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Letter: Choosing true change and great government

Ches Crosbie speaks to supporters and reporters at his campaign launch Tuesday, where he officially announced he is running for the Progressive Conservative party leadership. He also revealed that 24 years ago he was convicted of refusing the breathalyzer while drinking and driving.
Ches Crosbie speaks to supporters at his campaign launch in St. John’s. — The Telegram

One reason only half of us vote is that we see little difference between parties. They all play political games to keep their jobs and get in power. They make promises they either don’t intend to keep, or back away from when they meet resistance that they expected or should have expected. Unfortunately, the political system encourages this kind of behaviour.

Our challenge is to find political leaders to vote for who don’t make whatever promises will win elections without serious intention to implement those promises, and who don’t, when in office play, whatever political games seem likely to win re-election.

The answer to the destructive effects of “politics as usual” is, for political office seekers and voters alike, to stop accepting that the rules of the game are the way politics must be done.

Rules of the game

The root cause of political delusion is that the highest priority of many of our politicians is not to make a difference, but to preserve their jobs. If politicians acknowledge a problem, like the ballooning provincial debt, the public might want to know how the politicians plan to tackle the problem. And that would require more truth-telling, which might upset voters, and run the risk of losing votes. And getting re-elected is the primary rule of the game.

Graham Steele wrote “What I Learned About Politics: Inside the Rise – and Collapse – of Nova Scotia’s NDP Government.” In it, Steele described the rules of the game, and in introducing them, wrote: “Being in politics makes you dumb, and the longer you’re in politics, the dumber you get.” Politicians follow the rules of the game because they work. And they work because voters don’t insist on something better. Voters don’t insist on truth-telling.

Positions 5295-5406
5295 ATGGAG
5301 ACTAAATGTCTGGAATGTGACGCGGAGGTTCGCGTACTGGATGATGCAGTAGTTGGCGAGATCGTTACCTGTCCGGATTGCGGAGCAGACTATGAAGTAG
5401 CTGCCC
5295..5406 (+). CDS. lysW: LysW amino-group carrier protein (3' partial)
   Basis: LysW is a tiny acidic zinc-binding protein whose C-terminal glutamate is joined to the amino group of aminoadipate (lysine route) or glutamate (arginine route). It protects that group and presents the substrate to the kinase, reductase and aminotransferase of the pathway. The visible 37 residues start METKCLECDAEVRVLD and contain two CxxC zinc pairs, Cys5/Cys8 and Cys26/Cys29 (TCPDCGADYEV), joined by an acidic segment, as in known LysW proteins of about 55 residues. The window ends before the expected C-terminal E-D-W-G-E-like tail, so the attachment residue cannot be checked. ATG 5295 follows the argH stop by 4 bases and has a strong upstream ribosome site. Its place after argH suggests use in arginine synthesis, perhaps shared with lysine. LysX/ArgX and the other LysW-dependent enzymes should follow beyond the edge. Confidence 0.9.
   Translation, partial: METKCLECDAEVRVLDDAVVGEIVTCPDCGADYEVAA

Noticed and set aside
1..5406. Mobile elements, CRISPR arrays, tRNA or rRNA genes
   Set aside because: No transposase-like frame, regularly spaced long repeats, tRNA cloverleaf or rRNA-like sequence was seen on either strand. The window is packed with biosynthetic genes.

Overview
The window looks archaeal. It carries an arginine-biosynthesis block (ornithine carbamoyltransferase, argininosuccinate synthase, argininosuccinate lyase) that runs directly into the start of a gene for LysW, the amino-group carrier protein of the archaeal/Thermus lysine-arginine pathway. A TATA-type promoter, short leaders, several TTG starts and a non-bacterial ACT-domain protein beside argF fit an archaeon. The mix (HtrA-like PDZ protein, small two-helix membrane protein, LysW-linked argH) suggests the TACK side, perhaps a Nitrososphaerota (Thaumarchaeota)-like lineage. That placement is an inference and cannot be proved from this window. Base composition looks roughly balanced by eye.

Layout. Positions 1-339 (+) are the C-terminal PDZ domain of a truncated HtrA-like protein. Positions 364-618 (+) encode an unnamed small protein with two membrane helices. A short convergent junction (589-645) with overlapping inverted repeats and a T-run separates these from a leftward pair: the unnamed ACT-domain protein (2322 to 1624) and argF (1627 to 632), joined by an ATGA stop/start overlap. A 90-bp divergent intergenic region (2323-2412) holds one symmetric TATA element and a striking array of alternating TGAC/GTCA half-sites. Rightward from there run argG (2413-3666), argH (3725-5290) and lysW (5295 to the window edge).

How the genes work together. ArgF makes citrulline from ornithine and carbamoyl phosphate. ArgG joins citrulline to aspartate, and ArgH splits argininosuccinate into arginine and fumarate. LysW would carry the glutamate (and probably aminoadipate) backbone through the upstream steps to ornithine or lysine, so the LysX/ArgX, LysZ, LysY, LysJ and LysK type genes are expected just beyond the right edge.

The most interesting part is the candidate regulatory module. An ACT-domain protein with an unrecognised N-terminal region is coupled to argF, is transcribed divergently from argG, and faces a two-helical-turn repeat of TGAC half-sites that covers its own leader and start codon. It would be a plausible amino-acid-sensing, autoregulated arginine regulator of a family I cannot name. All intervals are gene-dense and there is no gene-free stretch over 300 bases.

Other rules of the game:

• Perception is reality. It doesn’t matter what is true.

• The electorate is busy and distracted, so find something simple to say and reduce it to slogans, scandals, personalities and images, and stay away from policy and hard choices.

• Politics is a team sport. Be loyal and stick with your team. The other side wants to take your job — you must destroy them.

• Deny that these Rules exist.

The problem with the rules of the game is they produce avoidance of unpleasant truths and short-term decision-making, which fail to address solutions for the long term.

So, change the rules

The answer to the destructive effects of “politics as usual” is, for political office seekers and voters alike, to stop accepting that the rules of the game are the way politics must be done. Political candidates and political office holders have a role in bringing about this change, but the voters — who reward political game-playing, who enable success by the rules of the game — have the determining role. Only voters can change the rules, by demanding the truth.

Character is the primary quality we should look for in a political leader. It is character that delivers true change, tackles crises and leads a course to a prosperous future. In a report on my website, I talk more about character, and different skills and qualities voters can consider when deciding whether to vote for a candidate. One of these qualities is a willingness to defy the rules of the Game. It might help you in your quest for a political candidate you can believe in.

The need to restore confidence in our democratic institutions is the reason I propose an Honesty in Politics Act, which would hold politicians legally accountable for promises made which voters reasonably take as solemn. One way of removing doubt from whether a promise is subject to accountability under the Honesty in Politics Act is to provide for politicians to expressly opt their promises into the act. If a politician fails to do so, then voters can draw a negative conclusion as to whether the politician has a serious intent to implement the promise.

My Connect with Crosbie tour around the province has convinced me that at this stage of our journey as a province, teetering on the financial brink, voters are not just ready but longing for mature political leaders who treat voters as adults, and give us straight talk about our challenges and a credible plan to meet them.

Ches Crosbie, leadership candidate
Progressive Conservative Party of Newfoundland and Labrador
St. John’s

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